The Boy Who ‘Couldn’t Catch’.

Now I have to be discreet about the following, for reasons that will become pretty swiftly clear.

Recently, I was coaching in a local Primary School – first session. As a ‘way in’ – that is to get the children moving, giggling, but listening and used to my voice – I often give them all a ball and set them off on ‘journeys’ around the space. (Mostly, the space is a playground and the journeys are a number of lengths or widths, or maybe circuits).

The ball may be different from player to player; often I encourage them to swap so as to experience a different size, shape, feeling.

I think I may have started this particular group off by asking them to make a particular number of catches, over two journeys. Before the off, I asked the children how high we should throw the ball, before launching one forty feet up.

That high? (Giggles).

Why not? Exactly! Because it would be chaos! Because we’d kill every passing seagull or hit Sara, Fred and Tomos on the head and we don’t want that, do we? (Giggles and inevitable contradictions…)

Okaaaay. Maybe we do that seagull stuff later. But first, how many catches? 

After having agreed to throw them about three metres up (max), the children set off, choosing their own kind of catch, as instructed. There are 30 children, which is a few more than the ideal number. I mingle / get in the way, because this too, can be fun and because this way I can check on things and get some encouragement into nearly everyone’s face, immediately.

There’s a boy in tears. I see him early but go past so as not to draw too much attention and then watch a little as I interact with other children – most of whom are unaware of the issue.

Ok. It’s clear the boy is tearful because he ‘can’t catch’ – because he’s frustrated but mainly because of the shame. He’s probably eight. He’s not the only one struggling but he’s the only one who can’t bear the weight of his own ‘inadequacy’. It’s actually the most heartbreaking thing I’ve seen for years, in a school situation.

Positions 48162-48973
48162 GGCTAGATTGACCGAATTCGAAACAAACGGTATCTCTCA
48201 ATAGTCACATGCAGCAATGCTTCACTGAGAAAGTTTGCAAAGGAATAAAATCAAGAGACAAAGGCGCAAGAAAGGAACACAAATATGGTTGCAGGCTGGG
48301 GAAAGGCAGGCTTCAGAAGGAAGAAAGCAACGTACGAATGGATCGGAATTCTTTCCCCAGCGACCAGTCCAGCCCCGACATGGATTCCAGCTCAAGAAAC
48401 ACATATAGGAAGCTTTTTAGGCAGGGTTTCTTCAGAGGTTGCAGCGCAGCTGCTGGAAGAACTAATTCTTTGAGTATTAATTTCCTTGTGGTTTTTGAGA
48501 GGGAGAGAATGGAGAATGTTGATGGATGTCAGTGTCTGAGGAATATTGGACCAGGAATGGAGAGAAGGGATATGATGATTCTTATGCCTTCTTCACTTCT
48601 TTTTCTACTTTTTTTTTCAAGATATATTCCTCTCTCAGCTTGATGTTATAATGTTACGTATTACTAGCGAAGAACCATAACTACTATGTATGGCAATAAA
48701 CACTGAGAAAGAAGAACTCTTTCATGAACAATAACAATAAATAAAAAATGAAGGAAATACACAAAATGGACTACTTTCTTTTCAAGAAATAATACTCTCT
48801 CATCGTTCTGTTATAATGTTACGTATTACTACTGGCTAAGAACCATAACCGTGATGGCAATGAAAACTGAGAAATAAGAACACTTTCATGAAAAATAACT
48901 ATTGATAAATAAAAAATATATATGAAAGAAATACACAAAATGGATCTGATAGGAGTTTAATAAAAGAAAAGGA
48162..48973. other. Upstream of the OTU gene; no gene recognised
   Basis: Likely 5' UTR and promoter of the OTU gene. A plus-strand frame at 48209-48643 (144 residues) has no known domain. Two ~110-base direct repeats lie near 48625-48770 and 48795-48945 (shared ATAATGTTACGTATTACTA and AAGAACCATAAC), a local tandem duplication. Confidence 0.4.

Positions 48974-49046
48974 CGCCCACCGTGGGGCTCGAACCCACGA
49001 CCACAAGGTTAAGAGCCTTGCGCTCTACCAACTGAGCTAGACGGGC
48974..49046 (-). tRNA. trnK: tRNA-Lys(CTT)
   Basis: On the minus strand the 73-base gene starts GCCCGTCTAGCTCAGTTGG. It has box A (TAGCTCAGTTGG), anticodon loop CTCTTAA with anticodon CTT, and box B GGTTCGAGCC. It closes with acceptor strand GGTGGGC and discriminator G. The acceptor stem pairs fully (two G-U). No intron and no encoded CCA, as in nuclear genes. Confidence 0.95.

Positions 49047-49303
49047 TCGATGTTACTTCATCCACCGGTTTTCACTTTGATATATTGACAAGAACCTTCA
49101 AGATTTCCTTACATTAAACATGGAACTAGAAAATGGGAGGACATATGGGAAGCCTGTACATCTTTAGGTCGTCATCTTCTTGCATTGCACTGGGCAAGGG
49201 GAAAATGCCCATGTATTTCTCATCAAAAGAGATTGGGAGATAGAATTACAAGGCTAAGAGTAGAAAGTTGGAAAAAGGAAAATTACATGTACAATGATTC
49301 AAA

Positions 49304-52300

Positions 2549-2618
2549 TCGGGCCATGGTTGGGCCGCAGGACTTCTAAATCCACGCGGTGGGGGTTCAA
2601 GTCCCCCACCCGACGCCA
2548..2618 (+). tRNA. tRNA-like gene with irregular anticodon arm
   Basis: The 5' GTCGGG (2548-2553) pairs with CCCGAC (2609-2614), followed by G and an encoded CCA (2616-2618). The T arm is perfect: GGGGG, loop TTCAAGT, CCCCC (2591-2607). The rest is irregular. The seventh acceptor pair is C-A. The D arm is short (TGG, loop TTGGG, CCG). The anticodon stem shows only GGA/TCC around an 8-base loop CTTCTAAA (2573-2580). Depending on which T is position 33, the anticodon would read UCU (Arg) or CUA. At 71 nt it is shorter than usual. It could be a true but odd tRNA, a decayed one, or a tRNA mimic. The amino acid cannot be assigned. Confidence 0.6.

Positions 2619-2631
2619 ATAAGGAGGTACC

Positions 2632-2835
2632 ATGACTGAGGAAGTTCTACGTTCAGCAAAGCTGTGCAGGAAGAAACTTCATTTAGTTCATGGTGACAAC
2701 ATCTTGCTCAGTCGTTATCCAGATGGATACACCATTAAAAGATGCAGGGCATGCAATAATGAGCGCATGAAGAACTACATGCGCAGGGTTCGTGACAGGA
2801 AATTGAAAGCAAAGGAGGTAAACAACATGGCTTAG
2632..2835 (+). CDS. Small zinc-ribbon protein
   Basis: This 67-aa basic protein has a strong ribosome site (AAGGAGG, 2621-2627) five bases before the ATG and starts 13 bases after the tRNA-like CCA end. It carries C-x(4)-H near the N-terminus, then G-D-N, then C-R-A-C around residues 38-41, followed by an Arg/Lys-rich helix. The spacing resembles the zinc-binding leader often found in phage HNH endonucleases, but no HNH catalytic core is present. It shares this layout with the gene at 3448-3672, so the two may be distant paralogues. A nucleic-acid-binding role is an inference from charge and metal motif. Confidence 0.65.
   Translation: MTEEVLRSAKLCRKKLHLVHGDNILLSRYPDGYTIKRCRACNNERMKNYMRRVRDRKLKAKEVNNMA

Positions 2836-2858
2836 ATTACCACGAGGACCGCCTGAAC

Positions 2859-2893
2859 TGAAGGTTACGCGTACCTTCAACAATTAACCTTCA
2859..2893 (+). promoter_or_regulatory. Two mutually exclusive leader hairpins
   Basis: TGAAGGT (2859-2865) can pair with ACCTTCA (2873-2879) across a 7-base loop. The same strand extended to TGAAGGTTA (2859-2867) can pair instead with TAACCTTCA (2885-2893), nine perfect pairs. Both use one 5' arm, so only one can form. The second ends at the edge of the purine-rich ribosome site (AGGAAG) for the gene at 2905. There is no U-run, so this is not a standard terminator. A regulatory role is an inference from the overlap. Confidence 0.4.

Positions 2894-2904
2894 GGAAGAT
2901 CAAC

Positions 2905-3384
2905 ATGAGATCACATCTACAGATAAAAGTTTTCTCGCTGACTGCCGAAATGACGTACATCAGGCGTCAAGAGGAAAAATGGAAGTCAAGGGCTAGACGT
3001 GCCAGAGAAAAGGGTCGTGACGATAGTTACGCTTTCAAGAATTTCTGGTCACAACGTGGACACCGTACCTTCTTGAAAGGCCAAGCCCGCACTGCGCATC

(Later, whilst considering writing this, I think about how this boy might be described. Obviously I’m not going to detail anything about his appearance in a way that might identify him but there are other difficulties here. Privately, I might (we might?) describe him as ‘looking like a rather sensitive sort’. He was paleish, thinnish. Thirty years ago I/we might have said he was ‘a bit weedy-looking’).

These feel like grossly pejorative terms, now, to the extent that I may yet cut them.  If I persist it’s because I think the feeling I had after the event that this boy should never have been allowed to get to his age without being comfortable with a ball in his hands was a) kinda legitimate and b) as complicated by my own worldview as his alleged lack was (and is) by where he finds himself.

He is in a place that has denied him that particular physical experience – or the few words of encouragement or guidance that might transform that awful fear-fest into an easy, pleasurable life-skill. I think it’s fair – whilst in no way searching for scapegoats – to note the possibility that  the world has failed him.

In the here and now, though, I have to help. As discreetly as possible, right?

I could have found a bigger ball… but this didn’t feel discreet enough, given the level of sensitivity, given the ongoing tears and the boy’s pitiful explanation that he ‘just can’t do it’.

I am in emergency mode here, in a way. I cannot halt the session to offer this boy a one-to-one… and yet I must. I’m simply not having this level of hurt, over something so do-able.

So I flit to and from the individual, whilst dolloping out the encouragement to all. We have to move on and forward. The challenges actually should get incrementally  more sharp – more fun – as we proceed but clearly now I have to offer choices.

Whilst the class in general are more-or-less coping with adding claps into their catches, or bounces, or inventions of their own, I’m looking to grab a few seconds here or there with The Boy Who Can’t Catch. I do. The others are loving it, they are in their own world of adventure.

Firstly, I encourage and I sound friendly. Second, I really get him to listen. Thirdly, I put in there the idea that maybe the ball becomes the only thing in the whole wide universe for one minute… and that we just have to watch it ALL THE WAY IN.

And then I’m gone, to bawl

Wadda catch, Sara! 

or

No waaay did you just get EIGHT claps in there, dude?!? That’s unREAL!

A few discreet returns and one or two repeats later… and we have a Boy Who Can Catch. Maybe not every time – but most, or many.

I move through a zillion swift catching challenges, every time repeating to all that we can choose to stay with our own practice if that feels good to us. Nobody takes a blind bit of notice of that offer but one individual; the rest are finding other, theoretically more ambitious avenues – getting comfortable with that next diversion.

Later in the session we are throwing. The boy has partnered-up with a girl as they throw underarm at a hoop on the floor, opposite each other, stepping back one pace if either one of them hits that target. They do hit. It is evident, in a lovely, quiet way, that both of them are enjoying this.

Contributions.

The sun.  The Steyn.  The promise.

The SSE Swalec on a Friday night, lifting with possibilities – most of which feel good to the locals.  Even the thought of seeing Sangakkara.

Glammy are on a surge and the evening is fair.  The fanzone has been bubbling with children (in particular) and the vibe is generous and busy, so I get to wandering and this turns out stories.  Off-the-pitch cricket stories.